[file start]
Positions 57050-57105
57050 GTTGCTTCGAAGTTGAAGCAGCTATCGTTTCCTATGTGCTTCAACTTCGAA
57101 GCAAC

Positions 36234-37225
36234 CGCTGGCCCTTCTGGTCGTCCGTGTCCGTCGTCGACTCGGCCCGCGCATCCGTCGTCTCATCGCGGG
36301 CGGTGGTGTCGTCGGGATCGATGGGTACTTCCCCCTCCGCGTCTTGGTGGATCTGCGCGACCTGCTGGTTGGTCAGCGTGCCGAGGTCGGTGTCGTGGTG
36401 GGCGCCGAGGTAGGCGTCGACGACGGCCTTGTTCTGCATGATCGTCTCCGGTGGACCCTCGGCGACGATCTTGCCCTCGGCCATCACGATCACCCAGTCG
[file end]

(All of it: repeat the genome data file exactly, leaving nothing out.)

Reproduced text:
Positions 57050-57105
57050 GTTGCTTCGAAGTTGAAGCAGCTATCGTTTCCTATGTGCTTCAACTTCGAA
57101 GCAAC

Positions 36234-37225
36234 CGCTGGCCCTTCTGGTCGTCCGTGTCCGTCGTCGACTCGGCCCGCGCATCCGTCGTCTCATCGCGGG
36301 CGGTGGTGTCGTCGGGATCGATGGGTACTTCCCCCTCCGCGTCTTGGTGGATCTGCGCGACCTGCTGGTTGGTCAGCGTGCCGAGGTCGGTGTCGTGGTG
36401 GGCGCCGAGGTAGGCGTCGACGACGGCCTTGTTCTGCATGATCGTCTCCGGTGGACCCTCGGCGACGATCTTGCCCTCGGCCATCACGATCACCCAGTCG